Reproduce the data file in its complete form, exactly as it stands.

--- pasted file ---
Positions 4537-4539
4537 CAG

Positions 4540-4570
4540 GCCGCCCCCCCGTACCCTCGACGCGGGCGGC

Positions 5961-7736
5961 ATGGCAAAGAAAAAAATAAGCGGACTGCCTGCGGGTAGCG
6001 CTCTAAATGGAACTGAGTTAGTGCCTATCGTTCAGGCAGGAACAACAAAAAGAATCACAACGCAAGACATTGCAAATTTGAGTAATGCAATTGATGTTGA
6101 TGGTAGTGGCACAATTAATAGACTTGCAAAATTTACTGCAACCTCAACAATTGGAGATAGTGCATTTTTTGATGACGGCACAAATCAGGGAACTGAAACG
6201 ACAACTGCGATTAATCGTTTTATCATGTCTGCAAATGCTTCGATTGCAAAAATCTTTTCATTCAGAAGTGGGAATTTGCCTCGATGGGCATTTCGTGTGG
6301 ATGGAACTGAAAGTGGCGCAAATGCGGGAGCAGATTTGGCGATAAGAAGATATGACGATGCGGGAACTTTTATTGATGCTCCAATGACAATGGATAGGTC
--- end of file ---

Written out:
Positions 4537-4539
4537 CAG

Positions 4540-4570
4540 GCCGCCCCCCCGTACCCTCGACGCGGGCGGC

Positions 5961-7736
5961 ATGGCAAAGAAAAAAATAAGCGGACTGCCTGCGGGTAGCG
6001 CTCTAAATGGAACTGAGTTAGTGCCTATCGTTCAGGCAGGAACAACAAAAAGAATCACAACGCAAGACATTGCAAATTTGAGTAATGCAATTGATGTTGA
6101 TGGTAGTGGCACAATTAATAGACTTGCAAAATTTACTGCAACCTCAACAATTGGAGATAGTGCATTTTTTGATGACGGCACAAATCAGGGAACTGAAACG
6201 ACAACTGCGATTAATCGTTTTATCATGTCTGCAAATGCTTCGATTGCAAAAATCTTTTCATTCAGAAGTGGGAATTTGCCTCGATGGGCATTTCGTGTGG
6301 ATGGAACTGAAAGTGGCGCAAATGCGGGAGCAGATTTGGCGATAAGAAGATATGACGATGCGGGAACTTTTATTGATGCTCCAATGACAATGGATAGGTC